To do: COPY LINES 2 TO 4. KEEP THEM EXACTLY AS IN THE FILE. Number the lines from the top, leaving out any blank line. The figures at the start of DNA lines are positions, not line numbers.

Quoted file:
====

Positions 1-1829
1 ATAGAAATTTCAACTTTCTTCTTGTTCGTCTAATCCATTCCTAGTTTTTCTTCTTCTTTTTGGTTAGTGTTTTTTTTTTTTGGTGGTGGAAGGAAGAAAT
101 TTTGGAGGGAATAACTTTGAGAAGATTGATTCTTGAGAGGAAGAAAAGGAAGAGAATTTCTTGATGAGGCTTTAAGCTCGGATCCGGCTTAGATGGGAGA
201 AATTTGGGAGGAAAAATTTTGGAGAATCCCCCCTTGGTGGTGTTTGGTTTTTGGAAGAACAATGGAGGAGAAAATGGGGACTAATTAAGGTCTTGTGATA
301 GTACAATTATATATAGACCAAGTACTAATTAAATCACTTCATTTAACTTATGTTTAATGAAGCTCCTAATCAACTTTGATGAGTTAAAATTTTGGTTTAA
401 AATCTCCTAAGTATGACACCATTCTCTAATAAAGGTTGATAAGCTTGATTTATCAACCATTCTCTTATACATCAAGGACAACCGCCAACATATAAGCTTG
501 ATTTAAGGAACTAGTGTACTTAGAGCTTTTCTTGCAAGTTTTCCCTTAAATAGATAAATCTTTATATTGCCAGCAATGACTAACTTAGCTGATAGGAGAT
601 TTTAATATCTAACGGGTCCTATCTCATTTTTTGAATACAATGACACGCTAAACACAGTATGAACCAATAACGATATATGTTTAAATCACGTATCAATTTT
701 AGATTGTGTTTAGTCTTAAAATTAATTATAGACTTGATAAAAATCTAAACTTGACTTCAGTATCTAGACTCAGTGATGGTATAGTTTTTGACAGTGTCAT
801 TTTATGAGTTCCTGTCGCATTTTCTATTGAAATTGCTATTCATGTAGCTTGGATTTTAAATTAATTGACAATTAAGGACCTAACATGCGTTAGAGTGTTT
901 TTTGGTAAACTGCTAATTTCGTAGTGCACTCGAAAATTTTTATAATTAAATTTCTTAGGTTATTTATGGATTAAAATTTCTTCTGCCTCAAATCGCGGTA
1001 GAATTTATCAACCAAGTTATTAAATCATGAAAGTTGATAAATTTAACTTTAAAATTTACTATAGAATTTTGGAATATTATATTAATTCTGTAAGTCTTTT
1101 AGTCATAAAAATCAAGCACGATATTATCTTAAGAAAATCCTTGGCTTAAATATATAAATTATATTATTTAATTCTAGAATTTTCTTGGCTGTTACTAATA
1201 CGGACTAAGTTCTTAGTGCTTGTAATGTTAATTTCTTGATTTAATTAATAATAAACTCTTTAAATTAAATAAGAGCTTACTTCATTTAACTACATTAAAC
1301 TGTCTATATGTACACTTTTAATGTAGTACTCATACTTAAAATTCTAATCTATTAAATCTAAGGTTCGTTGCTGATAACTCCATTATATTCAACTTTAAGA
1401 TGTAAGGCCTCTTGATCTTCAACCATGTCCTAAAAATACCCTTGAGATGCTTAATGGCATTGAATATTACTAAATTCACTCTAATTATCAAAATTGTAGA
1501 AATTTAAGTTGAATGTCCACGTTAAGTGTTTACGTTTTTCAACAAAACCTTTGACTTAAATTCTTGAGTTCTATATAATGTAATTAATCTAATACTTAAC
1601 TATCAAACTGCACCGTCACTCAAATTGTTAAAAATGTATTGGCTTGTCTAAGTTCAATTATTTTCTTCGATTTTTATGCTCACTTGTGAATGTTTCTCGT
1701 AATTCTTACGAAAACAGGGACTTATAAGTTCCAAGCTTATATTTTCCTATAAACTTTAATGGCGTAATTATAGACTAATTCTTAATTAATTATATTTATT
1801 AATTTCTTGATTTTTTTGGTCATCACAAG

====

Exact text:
1 ATAGAAATTTCAACTTTCTTCTTGTTCGTCTAATCCATTCCTAGTTTTTCTTCTTCTTTTTGGTTAGTGTTTTTTTTTTTTGGTGGTGGAAGGAAGAAAT
101 TTTGGAGGGAATAACTTTGAGAAGATTGATTCTTGAGAGGAAGAAAAGGAAGAGAATTTCTTGATGAGGCTTTAAGCTCGGATCCGGCTTAGATGGGAGA
201 AATTTGGGAGGAAAAATTTTGGAGAATCCCCCCTTGGTGGTGTTTGGTTTTTGGAAGAACAATGGAGGAGAAAATGGGGACTAATTAAGGTCTTGTGATA